My personal opinion is that the explicit sex that opened out the heroine-hero relationship in romance novels in the 1970s was the key element responsible for their boom. Why sex? Because it was an easier sell than social justice. Women had been raised to sacrifice, not to develop as people or reach out for what they wanted. Even women who knew what they wanted weren’t always ready to admit it to themselves and align with feminist goals. (Heck, they weren’t ready to admit they wanted orgasms, either.) Romance novels, though, did address those issues as well. But the come-on was sex. This could not be replicated by romance comics. If they had switched to a core of social issues themes, they might have alienated their still-confused audience, and if they had switched to more relevant sexual issues, the comics companies risked banning or arrests for producing immoral stories and pornography—because comics were considered a children’s product. Romance novels, meant for adults, could open the bedroom doors, and they did.
So the romance comics remained soap operas, which seemed safe enough but ultimately was a dead end. The problem with the soap was that in the early 1970s, confessions magazines (prose soap opera) were extremely sexually explicit themselves. Not safe at all. Romance comics dared not up the ante to match the confessions. Thus romance comics offered no truth and few thrills as compared with their direct competitors, the confessions, or with romance novels, or with the explicit movies of the day.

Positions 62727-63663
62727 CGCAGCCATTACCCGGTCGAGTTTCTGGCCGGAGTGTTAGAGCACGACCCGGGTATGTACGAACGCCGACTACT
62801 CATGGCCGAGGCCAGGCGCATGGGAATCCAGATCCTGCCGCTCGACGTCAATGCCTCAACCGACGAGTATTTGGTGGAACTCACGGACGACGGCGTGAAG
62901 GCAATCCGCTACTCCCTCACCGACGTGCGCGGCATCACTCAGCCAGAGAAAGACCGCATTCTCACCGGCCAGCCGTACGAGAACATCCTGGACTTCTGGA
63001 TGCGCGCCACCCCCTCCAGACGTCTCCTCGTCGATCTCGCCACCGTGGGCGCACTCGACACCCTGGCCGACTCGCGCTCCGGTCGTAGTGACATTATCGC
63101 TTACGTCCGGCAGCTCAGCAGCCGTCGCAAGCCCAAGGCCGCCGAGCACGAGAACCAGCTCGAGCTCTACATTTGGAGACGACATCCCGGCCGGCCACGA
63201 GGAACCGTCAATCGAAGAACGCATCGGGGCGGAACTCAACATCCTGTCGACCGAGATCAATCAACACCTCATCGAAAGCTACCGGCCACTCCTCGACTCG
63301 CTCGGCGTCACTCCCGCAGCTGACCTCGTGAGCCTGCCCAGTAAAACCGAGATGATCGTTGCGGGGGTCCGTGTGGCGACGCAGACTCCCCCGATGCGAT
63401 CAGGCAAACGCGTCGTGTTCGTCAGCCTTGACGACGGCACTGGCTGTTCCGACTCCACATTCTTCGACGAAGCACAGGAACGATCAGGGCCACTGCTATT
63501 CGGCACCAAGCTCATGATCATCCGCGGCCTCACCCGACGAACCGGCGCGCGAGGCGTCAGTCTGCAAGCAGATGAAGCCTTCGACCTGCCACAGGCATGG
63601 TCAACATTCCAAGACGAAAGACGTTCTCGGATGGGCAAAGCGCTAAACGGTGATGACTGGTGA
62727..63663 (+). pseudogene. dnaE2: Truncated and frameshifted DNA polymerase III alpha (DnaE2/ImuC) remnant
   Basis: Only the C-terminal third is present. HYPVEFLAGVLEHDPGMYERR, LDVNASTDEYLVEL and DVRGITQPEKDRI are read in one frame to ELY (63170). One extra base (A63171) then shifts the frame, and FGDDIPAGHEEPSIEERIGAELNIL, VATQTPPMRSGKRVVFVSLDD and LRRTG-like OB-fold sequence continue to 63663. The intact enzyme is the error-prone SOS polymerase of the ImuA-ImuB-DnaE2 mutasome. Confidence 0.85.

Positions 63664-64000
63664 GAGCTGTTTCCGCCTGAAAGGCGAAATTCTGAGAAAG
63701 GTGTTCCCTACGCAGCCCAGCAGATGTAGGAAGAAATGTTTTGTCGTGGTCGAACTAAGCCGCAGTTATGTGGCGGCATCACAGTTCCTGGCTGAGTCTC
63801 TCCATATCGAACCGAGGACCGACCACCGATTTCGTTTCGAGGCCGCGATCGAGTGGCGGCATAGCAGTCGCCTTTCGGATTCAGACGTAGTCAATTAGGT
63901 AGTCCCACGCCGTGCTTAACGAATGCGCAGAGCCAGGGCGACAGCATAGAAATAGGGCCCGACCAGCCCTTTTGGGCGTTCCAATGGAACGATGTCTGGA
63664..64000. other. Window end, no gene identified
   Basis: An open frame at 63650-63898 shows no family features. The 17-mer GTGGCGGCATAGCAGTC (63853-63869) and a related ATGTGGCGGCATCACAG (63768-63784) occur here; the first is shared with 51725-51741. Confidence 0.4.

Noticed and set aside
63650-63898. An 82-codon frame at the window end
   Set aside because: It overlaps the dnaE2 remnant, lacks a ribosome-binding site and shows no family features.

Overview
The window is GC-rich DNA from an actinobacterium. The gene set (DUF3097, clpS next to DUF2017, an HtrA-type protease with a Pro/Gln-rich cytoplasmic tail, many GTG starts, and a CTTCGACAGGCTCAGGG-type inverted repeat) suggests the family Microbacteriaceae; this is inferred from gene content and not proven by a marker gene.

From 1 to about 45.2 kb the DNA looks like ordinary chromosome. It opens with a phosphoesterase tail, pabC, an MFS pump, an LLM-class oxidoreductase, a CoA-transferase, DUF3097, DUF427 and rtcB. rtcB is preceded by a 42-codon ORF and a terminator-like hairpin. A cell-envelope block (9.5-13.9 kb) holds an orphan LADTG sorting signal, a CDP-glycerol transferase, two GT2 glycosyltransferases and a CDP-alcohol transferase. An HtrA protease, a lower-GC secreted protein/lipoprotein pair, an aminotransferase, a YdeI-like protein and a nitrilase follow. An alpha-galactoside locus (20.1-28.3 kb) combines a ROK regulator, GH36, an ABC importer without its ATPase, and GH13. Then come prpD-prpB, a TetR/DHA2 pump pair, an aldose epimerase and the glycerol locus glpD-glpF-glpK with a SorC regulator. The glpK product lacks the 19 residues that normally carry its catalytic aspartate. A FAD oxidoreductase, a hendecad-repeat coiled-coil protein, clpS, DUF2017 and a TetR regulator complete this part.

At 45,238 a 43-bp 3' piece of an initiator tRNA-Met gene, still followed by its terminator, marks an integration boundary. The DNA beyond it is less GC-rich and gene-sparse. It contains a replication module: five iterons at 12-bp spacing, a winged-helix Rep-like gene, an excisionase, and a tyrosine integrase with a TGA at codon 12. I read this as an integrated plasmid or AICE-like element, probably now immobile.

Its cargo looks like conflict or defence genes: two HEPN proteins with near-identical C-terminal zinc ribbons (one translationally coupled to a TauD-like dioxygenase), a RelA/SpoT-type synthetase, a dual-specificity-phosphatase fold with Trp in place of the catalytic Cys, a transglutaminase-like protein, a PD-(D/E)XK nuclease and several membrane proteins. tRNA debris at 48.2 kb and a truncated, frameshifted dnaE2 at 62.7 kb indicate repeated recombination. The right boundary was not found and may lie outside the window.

A strong line of female-oriented Gothic romances might have worked a few years earlier to transition the romance comic audience, but the Gothic comics eventually produced were mostly male-oriented weird mystery tales. And they were all started too late, after the subgenre had peaked, and after the romance comic audience had wandered away. I’ve covered this in detail in the blog at MyRomanceStory.com, “Why Gothic Romance Comics Stumbled.” Basically, the Gothic trend peaked around 1965, and comics finally noticed Gothics only years later. This would be like doing vampire love stories à la Twilight (but from a male point of view) five years from now. Too late. Also, when DC Comics did romance comics in the old days, and into the 1970s, they had female editors. Coming out with Gothic comics with male editors and male writers, years after the bloom was off the genre, compounded the error.